Renovation of Southend’s old Beecroft Gallery would cost £1.2million more than originally expected - and demolition cannot be ruled out.

The former gallery, in Station Road, Westcliff, has fallen into disrepair and its future is uncertain after it was revealed the cost of renovation has risen by an extra £1.2million from an earlier prediction of £800,000.

The major increase in costs was revealed during a Place Scrutiny Committee meeting on Monday night where Labour councillor Kevin Robinson, who oversees culture and tourism, was unable to guarantee the gallery will not be demolished.

Mr Robinson told the committee his understanding of the finances is that “it will need £1.2m more than the proposed amount of budget” - an amount that meeting chair Conservative councillor Andrew Moring clarified was £800,000.

Tory councillor Alex Bright pressed the issue further, asking Mr Robinson to “commit” to ensure “no course of action” will be taken that could lead to the demolition of the Beecroft Gallery.

However, Mr Robinson said decisions will be based on specialist advice which is set to cost the council £15,000 and he “cannot pre-determine what that advice suggests”.

Conservative leader councillor Tony Cox said: “We will be sad to see that building demolished. It may be a relatively new building but in terms of significance and symbolism for the town, it will be a desperate shame to see it go.”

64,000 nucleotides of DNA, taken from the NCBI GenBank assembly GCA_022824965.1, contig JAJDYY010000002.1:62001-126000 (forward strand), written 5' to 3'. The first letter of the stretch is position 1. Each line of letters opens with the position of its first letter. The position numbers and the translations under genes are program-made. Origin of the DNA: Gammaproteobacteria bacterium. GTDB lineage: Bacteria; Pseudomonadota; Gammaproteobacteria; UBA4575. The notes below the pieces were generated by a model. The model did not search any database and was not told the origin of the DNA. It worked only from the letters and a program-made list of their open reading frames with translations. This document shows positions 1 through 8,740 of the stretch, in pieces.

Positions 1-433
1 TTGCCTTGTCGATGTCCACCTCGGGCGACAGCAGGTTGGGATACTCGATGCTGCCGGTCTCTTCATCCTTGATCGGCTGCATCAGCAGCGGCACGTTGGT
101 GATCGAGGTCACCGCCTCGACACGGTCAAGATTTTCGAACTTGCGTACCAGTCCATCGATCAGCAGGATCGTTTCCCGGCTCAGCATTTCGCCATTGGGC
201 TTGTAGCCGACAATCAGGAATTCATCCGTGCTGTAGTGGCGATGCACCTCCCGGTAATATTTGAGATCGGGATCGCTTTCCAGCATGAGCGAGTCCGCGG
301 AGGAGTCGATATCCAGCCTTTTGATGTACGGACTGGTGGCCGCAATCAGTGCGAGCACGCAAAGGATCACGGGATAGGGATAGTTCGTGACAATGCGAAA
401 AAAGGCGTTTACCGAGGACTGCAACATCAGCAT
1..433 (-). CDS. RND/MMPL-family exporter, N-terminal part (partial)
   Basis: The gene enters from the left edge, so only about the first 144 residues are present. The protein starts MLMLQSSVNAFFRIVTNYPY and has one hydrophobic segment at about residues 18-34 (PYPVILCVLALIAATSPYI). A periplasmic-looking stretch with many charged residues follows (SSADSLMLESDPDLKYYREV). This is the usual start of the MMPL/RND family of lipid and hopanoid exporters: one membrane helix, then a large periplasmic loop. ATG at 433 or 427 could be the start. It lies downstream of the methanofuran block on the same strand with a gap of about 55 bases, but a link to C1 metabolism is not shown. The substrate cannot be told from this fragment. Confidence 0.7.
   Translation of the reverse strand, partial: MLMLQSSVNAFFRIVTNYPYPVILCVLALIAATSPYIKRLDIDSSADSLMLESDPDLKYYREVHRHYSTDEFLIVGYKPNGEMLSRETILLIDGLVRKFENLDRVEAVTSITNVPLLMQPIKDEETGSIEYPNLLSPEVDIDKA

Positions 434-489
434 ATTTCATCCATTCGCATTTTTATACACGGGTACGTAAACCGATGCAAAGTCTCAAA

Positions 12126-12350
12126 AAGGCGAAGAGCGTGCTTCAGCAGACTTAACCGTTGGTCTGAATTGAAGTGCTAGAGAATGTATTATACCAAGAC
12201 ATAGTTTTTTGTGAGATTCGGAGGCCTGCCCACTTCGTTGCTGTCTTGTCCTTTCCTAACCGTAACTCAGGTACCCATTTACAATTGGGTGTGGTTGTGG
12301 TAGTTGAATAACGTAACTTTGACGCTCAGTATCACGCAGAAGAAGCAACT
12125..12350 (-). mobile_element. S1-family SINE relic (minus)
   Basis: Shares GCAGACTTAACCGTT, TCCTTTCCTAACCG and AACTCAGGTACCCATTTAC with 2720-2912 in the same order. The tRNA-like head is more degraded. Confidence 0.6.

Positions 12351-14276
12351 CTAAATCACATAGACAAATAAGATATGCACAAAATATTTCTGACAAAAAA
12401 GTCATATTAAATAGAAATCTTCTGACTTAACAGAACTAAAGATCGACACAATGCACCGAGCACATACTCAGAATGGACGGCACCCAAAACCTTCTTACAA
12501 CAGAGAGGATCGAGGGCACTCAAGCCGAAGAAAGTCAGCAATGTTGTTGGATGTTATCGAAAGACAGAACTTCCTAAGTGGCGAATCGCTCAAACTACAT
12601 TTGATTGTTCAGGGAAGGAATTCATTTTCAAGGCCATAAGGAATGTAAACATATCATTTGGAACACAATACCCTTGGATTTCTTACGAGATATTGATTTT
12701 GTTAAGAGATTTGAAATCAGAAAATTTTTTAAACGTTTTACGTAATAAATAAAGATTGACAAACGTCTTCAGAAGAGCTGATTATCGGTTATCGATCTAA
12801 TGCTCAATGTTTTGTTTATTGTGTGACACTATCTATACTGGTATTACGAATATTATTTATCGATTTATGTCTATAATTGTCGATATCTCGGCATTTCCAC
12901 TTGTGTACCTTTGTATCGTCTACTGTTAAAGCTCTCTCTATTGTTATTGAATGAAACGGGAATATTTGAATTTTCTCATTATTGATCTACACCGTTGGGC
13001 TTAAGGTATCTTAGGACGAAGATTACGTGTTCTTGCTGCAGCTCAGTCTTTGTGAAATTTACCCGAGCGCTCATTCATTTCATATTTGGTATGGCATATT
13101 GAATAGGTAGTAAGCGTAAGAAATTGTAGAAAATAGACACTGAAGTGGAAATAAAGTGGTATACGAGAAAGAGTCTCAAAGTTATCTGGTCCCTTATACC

The council had plans to turn the gallery, which dates back to 1949, into an artists’ studios in 2015 and was handed more than £500,000 from the Arts Council to undertake the work. These plans stalled at some point over the past five years and committee members struggled to understand the reasons why.

A council report published as part of Monday’s meeting explained the years have taken their toll and the building is now “deteriorating and losing value”.

Tory councillor Derek Jarvis said “something has gone terribly wrong here” and questioned why nothing was done with the gallery, despite the council gaining planning permission in 2017 along with a “sizeable” loan from the Arts Council.

Referring to the previous Conservative administration, Mr Robinson said: “Historically why nothing has happened is probably a response that perhaps councillor Jarvis himself should give because they sat on it for a very long time when already having some money and nothing was progressed.

“When we took over the council, it was clear we had to be realistic about the condition of the building and that is why the condition survey clearly shows there are a significant number of concerns about the structural integrity of the building.

“Any scheme that would go ahead there would need a significant amount of capital, far in excess of what has previously been budgeted for.”

Members voted unanimously for the council to seek specialist advice on the building’s condition.